REVIEW: “What the Dead Are For” by Terry Grimwood

Review of Terry Grimwood’s, “What the Dead Are For”, The Future Fire Volume 2, 2005: Read online. Reviewed by Elliott Baye.

In “What the Dead Are For”, when someone dies they wake up in a mysterious graveyard, and there are two paths to consider. They could head to the forest and river to rest, or they can make the climb up the looming hill freckled with gravestones. Pastor Bob Williamson, as a man of strong Christian faith, believes that heaven is surely earned by climbing the hill, and thus tries to make his ascent.

This is a really interesting piece. It takes a proud, devout character and challenges him physically and mentally, making him rely on his own choices rather than a prewritten scripture. His ideas and morals began to conflict, and doing good became a different concept than doing “the right thing”.

Religion can be quite tricky to write about, since a lot of people can become defensive when their faith is questioned. I’m not as passionate about my religion as a great many of people, but I still think that Terry Grimwood did a pretty good job of not stepping on toes and more than necessary to tell the story. The story, to me, didn’t feel pro- or anti-religion. It was more of a “what if” scenario, and I found it fascinating.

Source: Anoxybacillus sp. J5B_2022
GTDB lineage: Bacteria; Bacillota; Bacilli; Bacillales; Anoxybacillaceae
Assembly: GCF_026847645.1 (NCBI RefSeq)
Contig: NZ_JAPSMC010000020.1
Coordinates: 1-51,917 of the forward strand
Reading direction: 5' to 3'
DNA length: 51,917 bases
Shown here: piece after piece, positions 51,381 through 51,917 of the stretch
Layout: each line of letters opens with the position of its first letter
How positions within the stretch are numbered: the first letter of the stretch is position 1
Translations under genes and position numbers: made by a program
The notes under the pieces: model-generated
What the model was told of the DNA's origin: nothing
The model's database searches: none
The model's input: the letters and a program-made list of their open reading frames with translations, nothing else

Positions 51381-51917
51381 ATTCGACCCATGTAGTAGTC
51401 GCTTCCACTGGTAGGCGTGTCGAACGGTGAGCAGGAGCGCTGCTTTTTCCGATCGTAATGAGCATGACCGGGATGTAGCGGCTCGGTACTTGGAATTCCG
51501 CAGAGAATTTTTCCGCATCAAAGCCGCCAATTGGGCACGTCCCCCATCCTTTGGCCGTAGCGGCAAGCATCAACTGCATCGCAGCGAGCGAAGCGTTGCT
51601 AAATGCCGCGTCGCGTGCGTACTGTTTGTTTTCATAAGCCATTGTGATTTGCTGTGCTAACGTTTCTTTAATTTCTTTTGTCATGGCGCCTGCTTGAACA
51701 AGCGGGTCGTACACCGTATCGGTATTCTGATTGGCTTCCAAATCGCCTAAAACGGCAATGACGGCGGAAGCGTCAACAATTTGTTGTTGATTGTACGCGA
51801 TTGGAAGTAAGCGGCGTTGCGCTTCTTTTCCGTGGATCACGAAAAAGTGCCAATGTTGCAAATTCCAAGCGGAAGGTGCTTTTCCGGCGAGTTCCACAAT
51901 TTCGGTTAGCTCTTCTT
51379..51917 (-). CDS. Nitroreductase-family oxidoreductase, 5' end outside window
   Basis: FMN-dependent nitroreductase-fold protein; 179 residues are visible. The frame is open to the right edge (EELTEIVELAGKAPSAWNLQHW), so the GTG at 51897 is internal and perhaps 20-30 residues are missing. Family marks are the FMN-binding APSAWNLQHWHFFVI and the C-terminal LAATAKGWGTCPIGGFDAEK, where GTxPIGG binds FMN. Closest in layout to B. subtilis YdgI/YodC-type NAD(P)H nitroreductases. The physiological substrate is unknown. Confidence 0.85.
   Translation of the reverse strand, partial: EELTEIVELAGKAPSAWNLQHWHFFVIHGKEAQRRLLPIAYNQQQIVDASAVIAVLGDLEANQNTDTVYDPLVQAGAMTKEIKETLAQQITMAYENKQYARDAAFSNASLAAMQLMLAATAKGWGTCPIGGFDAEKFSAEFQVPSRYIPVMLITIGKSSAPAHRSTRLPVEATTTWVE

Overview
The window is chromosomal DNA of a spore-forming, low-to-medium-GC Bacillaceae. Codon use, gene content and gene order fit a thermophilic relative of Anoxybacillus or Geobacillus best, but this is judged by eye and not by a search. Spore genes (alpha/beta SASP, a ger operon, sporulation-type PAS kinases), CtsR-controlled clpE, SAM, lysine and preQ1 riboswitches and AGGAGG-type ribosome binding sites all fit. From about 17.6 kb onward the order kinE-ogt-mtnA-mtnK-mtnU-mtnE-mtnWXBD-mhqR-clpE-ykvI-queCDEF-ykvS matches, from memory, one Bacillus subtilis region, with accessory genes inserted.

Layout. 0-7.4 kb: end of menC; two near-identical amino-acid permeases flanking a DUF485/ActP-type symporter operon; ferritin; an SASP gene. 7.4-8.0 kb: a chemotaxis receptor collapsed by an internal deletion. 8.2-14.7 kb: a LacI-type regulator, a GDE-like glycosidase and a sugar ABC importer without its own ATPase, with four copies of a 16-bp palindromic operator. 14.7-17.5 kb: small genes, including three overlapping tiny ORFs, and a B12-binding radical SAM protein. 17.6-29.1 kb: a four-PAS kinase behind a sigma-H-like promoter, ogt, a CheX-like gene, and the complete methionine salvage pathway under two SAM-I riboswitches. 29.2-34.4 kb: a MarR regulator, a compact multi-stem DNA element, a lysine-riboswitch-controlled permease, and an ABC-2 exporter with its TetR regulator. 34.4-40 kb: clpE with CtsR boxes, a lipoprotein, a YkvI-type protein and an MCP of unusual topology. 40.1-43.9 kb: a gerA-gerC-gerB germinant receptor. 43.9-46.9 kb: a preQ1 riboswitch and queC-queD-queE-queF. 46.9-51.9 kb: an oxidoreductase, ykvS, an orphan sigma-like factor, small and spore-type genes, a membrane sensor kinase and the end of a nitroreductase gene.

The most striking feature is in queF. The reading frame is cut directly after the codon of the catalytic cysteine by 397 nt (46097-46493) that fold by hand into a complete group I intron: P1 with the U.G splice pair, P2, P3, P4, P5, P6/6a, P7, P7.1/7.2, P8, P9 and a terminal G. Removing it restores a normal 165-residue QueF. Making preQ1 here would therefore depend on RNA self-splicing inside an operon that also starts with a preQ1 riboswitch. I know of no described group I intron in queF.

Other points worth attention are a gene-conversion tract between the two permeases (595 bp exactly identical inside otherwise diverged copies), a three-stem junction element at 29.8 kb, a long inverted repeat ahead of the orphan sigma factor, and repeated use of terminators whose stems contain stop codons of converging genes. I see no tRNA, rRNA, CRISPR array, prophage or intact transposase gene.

I enjoyed the way the story ended, as it concluded Pastor Bob’s story, but I have a suspicion it will frustrate certain readers that like definitive answers to all the questions. Still, I recommend this to readers that like to wonder about life after death, as I do. Just read it with an open mind, and I think you’ll find yourself pleasantly surprised.

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Elliott Baye

A queer writer, reader, gamer, drinker of tea and believer in humanity.

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